The Books Briefing: The Writers Who Don’t Work Alone

Writing is sometimes seen as a solitary pursuit, but co-authors, editors, and friends enrich the process: Your weekly guide to the best in books

The Atlantic

Who wrote Shakespeare’s plays? A definitive statement of authorship may be hard to come by, but evidence suggests that the bard did not write alone. He co-wrote The Two Noble Kinsmen with his contemporary John Fletcher, and collaborations with actors, playwrights, and others likely informed his other works.

Authorship is not always so disputed, but Shakespeare’s case still highlights something important: Writing is often seen as a solitary pursuit, but co-authors, editors, and friends typically enrich the process. The author Erik Ofgang, for instance, wrote The Good Vices with his father. Miranda Popkey and Zan Romanoff, the novelists and close friends, similarly relied on each other for support when writing their books. A Secret Sisterhood, which is fittingly co-written by Emily Midorikawa and Emma Claire Sweeney, examines the relationships that fueled work from literary giants such as George Eliot and Virginia Woolf.

Fan-fiction authors often find their collaborators online. Writers in the Secret Garden, by Cecilia R. Aragon and Katie Davis, details the supportive comments and constructive criticism that make fan fiction’s collaborative online forums effective teaching environments.

Every Friday in the Books Briefing, we thread together Atlantic stories on books that share similar ideas.

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What We’re Reading

Shakespeare didn’t write alone
“Plays are by their very nature collaborative, dependent not merely on a playwright’s talent but on the abilities of various theater artists and technicians to put the play onstage. Authorship is only one, though admittedly the main one, of the conditions of play-making.”

📚 The Two Noble Kinsmen, by John Fletcher and William Shakespeare
illustration of a typewriter


The joy of writing a book with my dad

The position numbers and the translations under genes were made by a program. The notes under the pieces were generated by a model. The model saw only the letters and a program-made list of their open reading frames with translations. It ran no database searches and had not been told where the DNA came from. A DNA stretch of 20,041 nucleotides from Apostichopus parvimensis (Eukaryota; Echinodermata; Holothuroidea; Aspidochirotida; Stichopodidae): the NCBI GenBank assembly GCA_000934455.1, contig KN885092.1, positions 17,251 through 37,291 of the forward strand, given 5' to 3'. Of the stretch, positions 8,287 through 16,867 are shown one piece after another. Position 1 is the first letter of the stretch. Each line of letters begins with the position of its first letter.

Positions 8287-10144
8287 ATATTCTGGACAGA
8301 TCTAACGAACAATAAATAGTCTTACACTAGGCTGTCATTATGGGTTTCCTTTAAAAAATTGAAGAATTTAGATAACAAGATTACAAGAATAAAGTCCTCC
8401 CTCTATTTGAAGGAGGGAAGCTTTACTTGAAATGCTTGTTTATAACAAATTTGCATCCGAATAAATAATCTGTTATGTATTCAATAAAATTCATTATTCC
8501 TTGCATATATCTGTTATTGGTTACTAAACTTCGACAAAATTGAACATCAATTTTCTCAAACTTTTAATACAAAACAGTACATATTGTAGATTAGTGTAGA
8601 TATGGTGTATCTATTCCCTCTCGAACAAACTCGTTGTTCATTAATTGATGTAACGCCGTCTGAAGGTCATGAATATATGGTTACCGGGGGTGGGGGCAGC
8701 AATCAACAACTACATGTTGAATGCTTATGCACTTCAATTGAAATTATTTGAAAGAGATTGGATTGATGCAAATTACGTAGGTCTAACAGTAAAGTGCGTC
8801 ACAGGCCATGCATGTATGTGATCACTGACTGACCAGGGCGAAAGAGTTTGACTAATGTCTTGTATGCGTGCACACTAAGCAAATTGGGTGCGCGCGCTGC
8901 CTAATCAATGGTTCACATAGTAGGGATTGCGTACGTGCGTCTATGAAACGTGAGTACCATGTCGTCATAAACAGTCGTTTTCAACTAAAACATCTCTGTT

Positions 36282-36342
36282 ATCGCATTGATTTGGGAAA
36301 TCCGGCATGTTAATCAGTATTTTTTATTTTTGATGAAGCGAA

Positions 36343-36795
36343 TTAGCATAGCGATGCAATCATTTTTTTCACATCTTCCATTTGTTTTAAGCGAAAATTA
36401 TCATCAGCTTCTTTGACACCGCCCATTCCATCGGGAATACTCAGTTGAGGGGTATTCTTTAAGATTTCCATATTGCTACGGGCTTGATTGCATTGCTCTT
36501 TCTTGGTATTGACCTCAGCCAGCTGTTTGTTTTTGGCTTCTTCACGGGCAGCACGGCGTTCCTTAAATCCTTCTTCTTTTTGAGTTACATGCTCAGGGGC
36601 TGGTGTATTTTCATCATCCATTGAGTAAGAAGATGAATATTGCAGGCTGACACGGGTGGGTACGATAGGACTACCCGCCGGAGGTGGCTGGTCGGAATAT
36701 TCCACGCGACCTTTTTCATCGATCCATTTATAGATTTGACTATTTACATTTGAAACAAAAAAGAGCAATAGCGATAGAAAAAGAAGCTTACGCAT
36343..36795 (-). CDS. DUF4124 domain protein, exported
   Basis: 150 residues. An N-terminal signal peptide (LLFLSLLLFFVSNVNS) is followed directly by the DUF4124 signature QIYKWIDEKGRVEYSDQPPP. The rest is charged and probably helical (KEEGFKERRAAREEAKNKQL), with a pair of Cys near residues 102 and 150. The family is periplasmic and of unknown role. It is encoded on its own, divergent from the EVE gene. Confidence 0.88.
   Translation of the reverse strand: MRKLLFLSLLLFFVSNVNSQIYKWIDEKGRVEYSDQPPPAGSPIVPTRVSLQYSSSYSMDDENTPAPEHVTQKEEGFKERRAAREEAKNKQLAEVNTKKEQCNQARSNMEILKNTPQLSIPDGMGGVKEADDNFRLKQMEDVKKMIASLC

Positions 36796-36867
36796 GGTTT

“While the verdict is out on whether collaborations lead to better writing, for me at least, it led to a better writing experience. Writing this book was difficult, sometimes more difficult than past projects, but it was never, ever lonely—and that means more than I can put into words.”

📚 The Good Vices: From Beer to Sex, the Surprising Truth About What’s Actually Good for You, by Harry and Erik Ofgang


On being happy for and jealous of a friend at the same time
“It can be hard to be really close to someone who’s trying to do the same thing that you do.”

📚 Topics of Conversation, by Miranda Popkey
📚 Look, by Zan Romanoff
📚 A Song to Take the World Apart, by Zan Romanoff
📚 Grace and the Fever, by Zan Romanoff
book cover


A new book about formative literary friendships
“Female friendship, a trending theme in contemporary fiction, is ripe for fresh nonfiction attention. Emily Midorikawa and Emma Claire Sweeney—two young writers who are, yes, also friends—have just the book (and they got Margaret Atwood to write a foreword). They probe the lives of four literary giants, exploring formative experiences of literary sisterhood that have gone unsung.”

📚 A Secret Sisterhood, by Emily Midorikawa and Emma Claire Sweeney
photo of person using a laptop


What fan fiction teaches that the classroom doesn’t
“[Katie] Davis, along with her University of Washington colleague Cecilia Aragon, recently spent nine months studying a couple of fan-fiction websites, focusing mostly on young authors writing on … They published their observations in a new book called Writers in the Secret Garden, and described their theory that people on these websites are actually teaching one another to write through a kind of sprawling, communal learning that Aragon and Davis call ‘distributed mentorship.’”

📚 Writers in the Secret Garden, by Cecilia R. Aragon and Katie Davis
📚 The Broken Earth Trilogy, by N. K. Jemisin
📚 Gideon the Ninth, by Tamsyn Muir

About us: This week’s newsletter is written by Kate Cray. The book she’s reading next is Kim Ji-young, Born 1982 by Cho Nam-ju.

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